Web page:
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Nobody embodies the values of Manchester United better than Sir Bobby Charlton. Having survived the trauma of the Munich Air Disaster when aged just 20, he played as if every game was for his fallen colleagues, recovering from his injuries to reach the pinnacle for both club and country. In a 17-year playing career with the Reds, he played 758 games and scored 249 goals - both of which were longstanding records until, respectively, Ryan Giggs in 2008 and Wayne Rooney in 2017 surpassed his feats.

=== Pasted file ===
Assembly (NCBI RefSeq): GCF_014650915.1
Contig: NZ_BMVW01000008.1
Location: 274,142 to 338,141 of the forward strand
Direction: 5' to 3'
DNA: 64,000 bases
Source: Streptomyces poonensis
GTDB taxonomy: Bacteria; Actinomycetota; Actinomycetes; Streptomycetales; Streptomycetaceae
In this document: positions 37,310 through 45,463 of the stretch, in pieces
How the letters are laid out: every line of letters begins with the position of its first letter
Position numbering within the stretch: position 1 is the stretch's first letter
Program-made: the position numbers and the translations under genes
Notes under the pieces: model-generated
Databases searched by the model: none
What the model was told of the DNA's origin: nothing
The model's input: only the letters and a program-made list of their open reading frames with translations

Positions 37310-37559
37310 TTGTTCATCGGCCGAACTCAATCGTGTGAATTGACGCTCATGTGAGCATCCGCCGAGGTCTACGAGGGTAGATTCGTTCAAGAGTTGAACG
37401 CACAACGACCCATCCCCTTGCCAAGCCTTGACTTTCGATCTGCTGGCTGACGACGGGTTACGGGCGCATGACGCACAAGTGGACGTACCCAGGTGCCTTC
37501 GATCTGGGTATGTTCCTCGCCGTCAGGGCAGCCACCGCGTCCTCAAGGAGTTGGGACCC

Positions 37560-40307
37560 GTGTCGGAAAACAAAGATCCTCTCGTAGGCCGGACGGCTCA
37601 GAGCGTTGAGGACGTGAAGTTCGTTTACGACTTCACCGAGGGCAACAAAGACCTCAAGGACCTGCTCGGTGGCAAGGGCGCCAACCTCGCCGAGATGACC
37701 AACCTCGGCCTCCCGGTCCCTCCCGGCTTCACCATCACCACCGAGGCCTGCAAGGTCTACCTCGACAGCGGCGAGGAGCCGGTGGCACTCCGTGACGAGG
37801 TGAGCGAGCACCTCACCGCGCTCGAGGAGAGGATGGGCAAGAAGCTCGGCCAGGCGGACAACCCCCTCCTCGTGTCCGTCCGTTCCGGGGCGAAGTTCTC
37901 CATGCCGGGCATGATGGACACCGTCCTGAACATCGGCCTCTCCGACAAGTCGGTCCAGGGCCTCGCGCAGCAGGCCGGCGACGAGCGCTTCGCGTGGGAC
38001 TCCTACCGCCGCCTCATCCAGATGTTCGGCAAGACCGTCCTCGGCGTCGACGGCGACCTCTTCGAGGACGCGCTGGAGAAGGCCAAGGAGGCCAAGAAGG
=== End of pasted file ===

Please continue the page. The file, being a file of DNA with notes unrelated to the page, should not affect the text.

Highly coveted by clubs across the country, the young Charlton, nephew of the great Newcastle United striker Jackie Milburn, joined Matt Busby's Manchester United as a schoolboy in 1953 and turned professional with the club in October 1954. After winning the FA Youth Cup in 1954, 1955 and 1956, his first-team debut came on 6 October 1956, against Charlton Athletic at Old Trafford, and the youngster made an immediate impact. He scored twice in the Reds' 4-2 league victory, despite carrying an injury. “Mr Busby asked me if I was okay,” recalled Sir Bobby. “I actually had a sprained ankle, but I wasn’t going to admit to it and I crossed my fingers and said ‘yes’.” Despite his dramatic bow, Charlton didn’t command a regular place until the latter stages of the 1956/57 season, notching 10 goals as Busby's 'Babes' won the league title - the fifth in the club's history. Competition for a first-team spot was intense, but a hat-trick against Bolton Wanderers during the next campaign certainly helped his cause - and Busby found it harder and harder to leave out the powerful young forward. In February 1958, Charlton scored twice in United’s 3-3 draw against Red Star Belgrade as the Babes sealed a place in the semi-finals of the European Cup. Disaster struck on their return, when the aeroplane taking the squad home crashed in Munich after refuelling. Twenty-three people, including eight of his team-mates, perished and Charlton was among those injured. However, his wounds were relatively minor and he was back in action within a month, eventually helping the Reds to reach the FA Cup final. United lost 2-0 to Bolton Wanderers at Wembley, but Charlton and co returned in 1963 to win the same trophy by beating Leicester City. The England international proved to be an integral component of United's rebuilding process after Munich, plying his trade across the field while the rest of the side was constructed. A permanent switch to a deep-lying forward role brought the best from him, and he was vital as Busby's men won league titles in 1965 and 1967. Shortly before the 1966 World Cup, Charlton was named Football Writers’ Association Player of the Year and European Footballer of the Year in quick succession. He went on to play a starring role as Alf Ramsey’s side won the tournament, scoring twice in the semi-final win over Portugal. Charlton earned 106 caps in total – three as captain - and his tally of 49 goals stood as an England record from May 1970 until September 2015 when Wayne Rooney broke it with his 50th strike. Although winning the World Cup is seen as the pinnacle of achievement in football, Charlton’s finest hour at club level came in May 1968 when he captained United to European Cup glory at Wembley. He scored twice in the 4-1 final win over Benfica but famously missed the post-match celebrations, instead conducting a solitary remembrance of the friends he had lost in the Munich tragedy 10 years earlier. The skipper continued to entertain United fans as part of the famed Best-Law-Charlton triumvirate before he retired in 1973. He then spent two years as manager and player-manager at Preston North End before resigning in August 1975. Bobby briefly played for Waterford in the Republic of Ireland in 1976 before accepting a boardroom position at Wigan Athletic, where he took over as caretaker-manager during season 1982/83. In June 1984, Charlton became a director of Manchester United. Ten years later, he was knighted, having previously been awarded the OBE and CBE. A respected ambassador for his club, English football and the game across the world football, Sir Bobby Charlton is a figurehead: a link with the club’s past, present and future.

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